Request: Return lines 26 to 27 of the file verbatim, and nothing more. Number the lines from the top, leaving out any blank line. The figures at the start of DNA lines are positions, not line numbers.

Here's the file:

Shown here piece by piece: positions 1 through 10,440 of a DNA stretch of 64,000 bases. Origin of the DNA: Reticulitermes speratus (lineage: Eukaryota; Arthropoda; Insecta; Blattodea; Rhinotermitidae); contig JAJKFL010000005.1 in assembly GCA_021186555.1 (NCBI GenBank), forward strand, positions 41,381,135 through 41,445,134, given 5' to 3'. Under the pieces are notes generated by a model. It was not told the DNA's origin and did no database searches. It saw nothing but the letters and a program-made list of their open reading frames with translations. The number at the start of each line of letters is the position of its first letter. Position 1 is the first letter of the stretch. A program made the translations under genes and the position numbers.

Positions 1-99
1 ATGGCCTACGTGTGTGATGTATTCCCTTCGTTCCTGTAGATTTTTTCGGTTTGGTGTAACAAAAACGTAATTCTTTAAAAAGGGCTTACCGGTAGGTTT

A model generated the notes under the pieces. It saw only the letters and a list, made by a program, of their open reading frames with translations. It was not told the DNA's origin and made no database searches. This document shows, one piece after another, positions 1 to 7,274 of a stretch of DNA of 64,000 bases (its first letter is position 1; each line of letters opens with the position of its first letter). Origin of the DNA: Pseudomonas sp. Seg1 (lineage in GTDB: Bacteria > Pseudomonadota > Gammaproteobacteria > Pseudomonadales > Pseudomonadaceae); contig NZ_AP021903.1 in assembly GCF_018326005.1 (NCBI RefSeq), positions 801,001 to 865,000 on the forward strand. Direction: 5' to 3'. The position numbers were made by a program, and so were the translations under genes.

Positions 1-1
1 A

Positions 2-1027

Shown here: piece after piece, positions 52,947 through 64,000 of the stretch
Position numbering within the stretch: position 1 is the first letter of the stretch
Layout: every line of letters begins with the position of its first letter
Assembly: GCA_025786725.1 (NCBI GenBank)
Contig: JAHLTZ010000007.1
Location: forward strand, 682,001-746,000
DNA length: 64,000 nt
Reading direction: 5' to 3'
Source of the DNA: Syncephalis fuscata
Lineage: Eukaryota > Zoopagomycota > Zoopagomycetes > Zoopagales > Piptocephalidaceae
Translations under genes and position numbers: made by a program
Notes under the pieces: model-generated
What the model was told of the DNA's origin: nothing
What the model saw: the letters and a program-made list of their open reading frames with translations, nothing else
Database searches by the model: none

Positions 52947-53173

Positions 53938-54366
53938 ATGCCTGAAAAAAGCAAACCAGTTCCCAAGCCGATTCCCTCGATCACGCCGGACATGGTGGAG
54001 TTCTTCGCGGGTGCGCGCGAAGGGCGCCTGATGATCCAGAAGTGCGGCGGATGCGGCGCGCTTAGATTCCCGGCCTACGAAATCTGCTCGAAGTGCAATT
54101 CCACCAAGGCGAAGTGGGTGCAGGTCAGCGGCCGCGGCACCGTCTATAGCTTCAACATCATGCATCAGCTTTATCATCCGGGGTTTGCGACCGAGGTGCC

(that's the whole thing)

54001 TTCTTCGCGGGTGCGCGCGAAGGGCGCCTGATGATCCAGAAGTGCGGCGGATGCGGCGCGCTTAGATTCCCGGCCTACGAAATCTGCTCGAAGTGCAATT
54101 CCACCAAGGCGAAGTGGGTGCAGGTCAGCGGCCGCGGCACCGTCTATAGCTTCAACATCATGCATCAGCTTTATCATCCGGGGTTTGCGACCGAGGTGCC